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Twenty-Five questions to Owen Jones on his conduct regarding Venezuela

By Jack Staples-Butler

“What was frightening about these trials was not the fact that they happened… but the eagerness of Western intellectuals to justify them.”

– George Orwell, ‘Arthur Koestler – The Darkness at Noon’ – 1941

 

Hello Owen,

I hear you have finally broken your English-language silence of over 750 days on Venezuela. Some questions:

1) In 2008 Human Rights Watch was expelled from the country by force. Why didn’t you feel the need to mention this in any article you wrote?

2) Who paid for that ‘Election Observer’ trip you went on in 2012, and why was it not UN or EU-organised but one by Chavez-backed ‘UNASUR’?

3) Why did you consistently repeat Chavismo’s lofty claims about oil production, poverty rate etc despite many economists warning otherwise?

4) Why did you contribute to the demonisation of Venezuela’s opposition by repeating Chavismo propaganda tarring all with ‘CIA coup’ etc?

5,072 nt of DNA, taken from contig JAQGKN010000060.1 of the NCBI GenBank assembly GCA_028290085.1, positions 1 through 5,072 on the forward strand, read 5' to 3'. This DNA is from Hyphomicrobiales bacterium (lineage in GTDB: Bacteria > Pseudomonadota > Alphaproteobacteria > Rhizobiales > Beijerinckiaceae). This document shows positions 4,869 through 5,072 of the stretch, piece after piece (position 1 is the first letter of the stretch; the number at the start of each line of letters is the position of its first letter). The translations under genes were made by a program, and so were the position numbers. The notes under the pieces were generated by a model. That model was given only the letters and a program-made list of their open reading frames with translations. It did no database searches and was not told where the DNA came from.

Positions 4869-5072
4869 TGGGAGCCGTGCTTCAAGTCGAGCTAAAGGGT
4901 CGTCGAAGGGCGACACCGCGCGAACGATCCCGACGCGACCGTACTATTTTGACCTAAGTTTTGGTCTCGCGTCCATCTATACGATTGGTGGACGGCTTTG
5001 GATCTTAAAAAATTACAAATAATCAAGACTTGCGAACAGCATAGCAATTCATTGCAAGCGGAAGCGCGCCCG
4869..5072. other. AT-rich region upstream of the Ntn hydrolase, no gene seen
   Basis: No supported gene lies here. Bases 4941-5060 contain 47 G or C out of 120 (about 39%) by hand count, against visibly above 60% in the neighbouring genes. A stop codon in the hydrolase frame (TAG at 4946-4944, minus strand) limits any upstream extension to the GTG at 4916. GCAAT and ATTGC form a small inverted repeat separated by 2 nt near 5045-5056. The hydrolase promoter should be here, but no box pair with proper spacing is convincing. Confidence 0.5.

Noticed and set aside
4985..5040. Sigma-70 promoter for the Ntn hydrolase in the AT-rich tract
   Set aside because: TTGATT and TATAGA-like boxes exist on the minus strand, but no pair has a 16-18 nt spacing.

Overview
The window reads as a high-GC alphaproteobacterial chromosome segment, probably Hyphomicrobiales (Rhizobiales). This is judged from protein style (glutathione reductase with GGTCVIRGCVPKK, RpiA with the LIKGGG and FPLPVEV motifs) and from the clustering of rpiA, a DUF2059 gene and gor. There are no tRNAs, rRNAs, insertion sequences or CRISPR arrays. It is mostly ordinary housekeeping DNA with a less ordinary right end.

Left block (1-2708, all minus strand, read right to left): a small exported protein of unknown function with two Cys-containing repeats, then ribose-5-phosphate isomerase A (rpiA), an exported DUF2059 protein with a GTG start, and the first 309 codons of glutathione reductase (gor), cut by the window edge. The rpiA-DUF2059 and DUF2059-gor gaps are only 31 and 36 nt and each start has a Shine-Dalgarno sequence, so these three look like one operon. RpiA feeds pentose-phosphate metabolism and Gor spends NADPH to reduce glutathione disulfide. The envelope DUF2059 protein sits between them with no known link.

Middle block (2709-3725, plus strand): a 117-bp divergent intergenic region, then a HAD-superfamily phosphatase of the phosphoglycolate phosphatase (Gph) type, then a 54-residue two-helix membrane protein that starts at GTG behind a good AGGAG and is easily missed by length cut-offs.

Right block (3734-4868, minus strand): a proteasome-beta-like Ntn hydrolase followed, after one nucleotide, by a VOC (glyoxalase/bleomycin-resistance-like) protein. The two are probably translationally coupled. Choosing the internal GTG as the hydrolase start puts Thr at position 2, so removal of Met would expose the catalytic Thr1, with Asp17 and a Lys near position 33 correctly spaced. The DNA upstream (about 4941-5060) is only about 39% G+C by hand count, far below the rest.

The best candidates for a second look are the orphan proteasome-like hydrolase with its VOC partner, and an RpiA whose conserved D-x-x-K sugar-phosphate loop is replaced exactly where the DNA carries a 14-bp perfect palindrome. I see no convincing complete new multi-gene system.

5) Did it ever cross your mind from 2012 onwards that Chavez referring to Kim Jong-il as a “comrade” he mourned might be a warning sign?

6) Did Chavez’s hero-worship of Fidel Castro and claims he wanted to turn Venezuela into ‘Venecuba’  ever cause you any concerns?

7) Did Chavez’s suppression of independent trade unions, social democratic parties and NGOs ever prick your conscience as a leftist?

8) Did Chavez’s hours-long rambling speeches which TV stations were forced to broadcast ever strike you as disturbing or suggest he was mad?

9) Did the fleeing of tens of thousands of Venezuelan citizens to neighbouring countries strike you as odd or unsettling at all?

10) In your three years of writing praise and apologetics for Chavez, did you ever read any Human Rights Watch or Amnesty reports – at all?

11) Did you think it honest, decent and proper to take part in a propaganda tour in 2012 organised by the Venezuelan Embassy in the U.K.?